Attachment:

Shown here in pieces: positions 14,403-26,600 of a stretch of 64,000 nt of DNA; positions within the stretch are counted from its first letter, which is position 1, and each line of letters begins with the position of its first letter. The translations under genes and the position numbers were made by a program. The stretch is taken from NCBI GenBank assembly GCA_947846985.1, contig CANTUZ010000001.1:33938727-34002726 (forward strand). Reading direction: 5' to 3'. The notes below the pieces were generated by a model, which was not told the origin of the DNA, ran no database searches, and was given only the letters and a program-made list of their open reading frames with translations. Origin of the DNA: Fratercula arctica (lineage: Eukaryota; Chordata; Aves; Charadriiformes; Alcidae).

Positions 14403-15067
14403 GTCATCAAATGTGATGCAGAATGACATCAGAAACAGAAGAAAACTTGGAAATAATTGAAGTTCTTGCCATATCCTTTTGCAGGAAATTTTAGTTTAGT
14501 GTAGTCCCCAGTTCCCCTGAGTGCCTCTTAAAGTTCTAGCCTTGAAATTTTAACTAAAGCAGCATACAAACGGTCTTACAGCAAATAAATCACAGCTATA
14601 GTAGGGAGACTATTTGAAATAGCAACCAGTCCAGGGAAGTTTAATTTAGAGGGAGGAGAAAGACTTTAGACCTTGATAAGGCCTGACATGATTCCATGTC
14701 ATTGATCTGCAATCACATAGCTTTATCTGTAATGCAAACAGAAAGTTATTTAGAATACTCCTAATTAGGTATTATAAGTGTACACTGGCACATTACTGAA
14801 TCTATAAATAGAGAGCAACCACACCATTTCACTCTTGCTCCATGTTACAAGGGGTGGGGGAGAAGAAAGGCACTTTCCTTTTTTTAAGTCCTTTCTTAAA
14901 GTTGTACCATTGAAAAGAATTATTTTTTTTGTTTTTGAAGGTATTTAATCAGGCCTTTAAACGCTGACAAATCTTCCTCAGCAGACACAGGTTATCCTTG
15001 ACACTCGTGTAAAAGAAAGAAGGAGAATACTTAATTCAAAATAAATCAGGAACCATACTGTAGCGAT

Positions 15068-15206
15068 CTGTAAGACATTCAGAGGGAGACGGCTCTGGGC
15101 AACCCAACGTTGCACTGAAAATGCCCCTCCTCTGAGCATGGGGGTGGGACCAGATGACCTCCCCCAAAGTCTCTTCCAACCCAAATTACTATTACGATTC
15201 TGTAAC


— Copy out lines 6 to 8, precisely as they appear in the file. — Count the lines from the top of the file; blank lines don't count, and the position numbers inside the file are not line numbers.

14701 ATTGATCTGCAATCACATAGCTTTATCTGTAATGCAAACAGAAAGTTATTTAGAATACTCCTAATTAGGTATTATAAGTGTACACTGGCACATTACTGAA
14801 TCTATAAATAGAGAGCAACCACACCATTTCACTCTTGCTCCATGTTACAAGGGGTGGGGGAGAAGAAAGGCACTTTCCTTTTTTTAAGTCCTTTCTTAAA
14901 GTTGTACCATTGAAAAGAATTATTTTTTTTGTTTTTGAAGGTATTTAATCAGGCCTTTAAACGCTGACAAATCTTCCTCAGCAGACACAGGTTATCCTTG